In her article, NAR Leaders meet with the Pope, Holly Pivec of Spirit of Error writes:
By asking the Pope about universalism, Bickle showed that he apparently doesn’t understand the Catholic position on salvation. The Roman Catholic Church does not hold to universalism, the belief that all belief systems are equally valid (like Hinduism, Buddhism, atheism, etc.). The Roman Catholic Church since Vatican II has held a doctrine known as “inclusivism”—the belief that there’s just one way to be saved (through Jesus Christ and through the Roman Catholic Church), but explicit knowledge of Jesus Christ and a profession of faith in him are not required to experience his salvation. In other words, people of other religions can be saved by Christ—without believing in him—so long as they’re sincere. Catholic inclusivism is very different from exclusivism—the view historically held by Protestants—that salvation is available only to those who have explicitly put their trust in Christ. Catholic teaching on inclusivism offers a false hope that salvation can be experienced apart from conscious faith in Christ—a hope not held out in Scripture. As a result, inclusivism undercuts the urgency of missionary efforts to take the gospel to the unreached.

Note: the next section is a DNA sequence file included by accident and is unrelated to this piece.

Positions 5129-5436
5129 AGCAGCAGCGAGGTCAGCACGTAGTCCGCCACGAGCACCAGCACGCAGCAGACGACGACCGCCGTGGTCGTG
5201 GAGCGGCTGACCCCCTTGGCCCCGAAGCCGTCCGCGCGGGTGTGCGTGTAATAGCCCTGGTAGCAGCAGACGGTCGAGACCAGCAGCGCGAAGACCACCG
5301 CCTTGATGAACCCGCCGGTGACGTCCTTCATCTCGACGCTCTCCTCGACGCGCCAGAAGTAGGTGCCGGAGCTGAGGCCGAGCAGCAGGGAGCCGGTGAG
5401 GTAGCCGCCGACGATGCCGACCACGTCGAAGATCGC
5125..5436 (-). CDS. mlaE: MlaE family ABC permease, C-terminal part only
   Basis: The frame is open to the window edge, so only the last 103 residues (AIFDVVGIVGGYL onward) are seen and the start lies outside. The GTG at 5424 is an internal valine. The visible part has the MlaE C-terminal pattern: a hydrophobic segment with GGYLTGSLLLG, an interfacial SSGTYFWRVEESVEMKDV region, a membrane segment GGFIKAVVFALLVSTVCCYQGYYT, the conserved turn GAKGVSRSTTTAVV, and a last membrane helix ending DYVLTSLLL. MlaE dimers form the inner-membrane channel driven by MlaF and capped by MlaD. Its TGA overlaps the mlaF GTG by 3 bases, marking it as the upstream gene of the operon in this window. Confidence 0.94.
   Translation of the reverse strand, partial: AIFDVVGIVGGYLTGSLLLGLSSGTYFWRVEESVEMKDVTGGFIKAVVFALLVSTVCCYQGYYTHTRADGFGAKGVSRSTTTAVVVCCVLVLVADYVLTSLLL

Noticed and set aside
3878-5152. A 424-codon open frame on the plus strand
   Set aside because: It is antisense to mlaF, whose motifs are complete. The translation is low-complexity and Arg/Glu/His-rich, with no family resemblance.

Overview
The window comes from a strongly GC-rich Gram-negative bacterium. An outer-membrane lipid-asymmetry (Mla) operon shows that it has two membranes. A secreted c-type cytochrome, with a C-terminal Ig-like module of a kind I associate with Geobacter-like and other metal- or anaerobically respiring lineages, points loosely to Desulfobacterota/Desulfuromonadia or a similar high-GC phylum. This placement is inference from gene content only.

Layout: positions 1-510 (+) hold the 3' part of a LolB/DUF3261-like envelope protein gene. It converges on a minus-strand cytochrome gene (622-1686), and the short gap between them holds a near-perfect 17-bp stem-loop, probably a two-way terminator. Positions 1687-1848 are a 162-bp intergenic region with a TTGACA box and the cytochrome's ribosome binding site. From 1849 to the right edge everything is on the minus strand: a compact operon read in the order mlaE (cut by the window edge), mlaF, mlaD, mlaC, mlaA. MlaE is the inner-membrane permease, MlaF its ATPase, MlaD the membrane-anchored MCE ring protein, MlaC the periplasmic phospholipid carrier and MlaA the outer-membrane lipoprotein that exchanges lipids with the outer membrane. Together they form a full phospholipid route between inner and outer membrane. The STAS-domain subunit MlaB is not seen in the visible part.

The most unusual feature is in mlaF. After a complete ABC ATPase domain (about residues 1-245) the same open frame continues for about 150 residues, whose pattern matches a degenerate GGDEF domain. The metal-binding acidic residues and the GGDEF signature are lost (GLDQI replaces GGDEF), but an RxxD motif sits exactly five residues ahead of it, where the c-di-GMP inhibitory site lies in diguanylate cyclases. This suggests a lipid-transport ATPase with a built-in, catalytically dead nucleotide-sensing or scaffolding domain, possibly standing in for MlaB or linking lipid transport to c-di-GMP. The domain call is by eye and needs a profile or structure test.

Bickle’s line of questioning the Pope leads me to believe that he doesn’t understand Catholic teaching on inclusivism. If he did understand it, he wouldn’t have asked the Pope about a different teaching—universalism. And he may not have been so satisfied with the Pope’s assurance he believes that “Jesus is the only way of salvation.” He would have realized that this statement— consistent with inclusivism—still allows for people in other religions to be saved.
A more disturbing case would be if Bickle did, indeed, understand inclusivism. In this hypothetical situation, asking the Pope about universalism (when Bickle already knew the Catholic party line) would seem to have been disingenuous. Bickle would have been giving his followers a false sense of security by suggesting that Catholic inclusivism and Protestant exclusivism are the same. Granted, that possibility is just speculation. But it’s the only way I can make sense of Bickle’s seemingly misguided questions—apart from assuming they were prompted by theological ignorance. click here to continue reading Holly Pivec’s article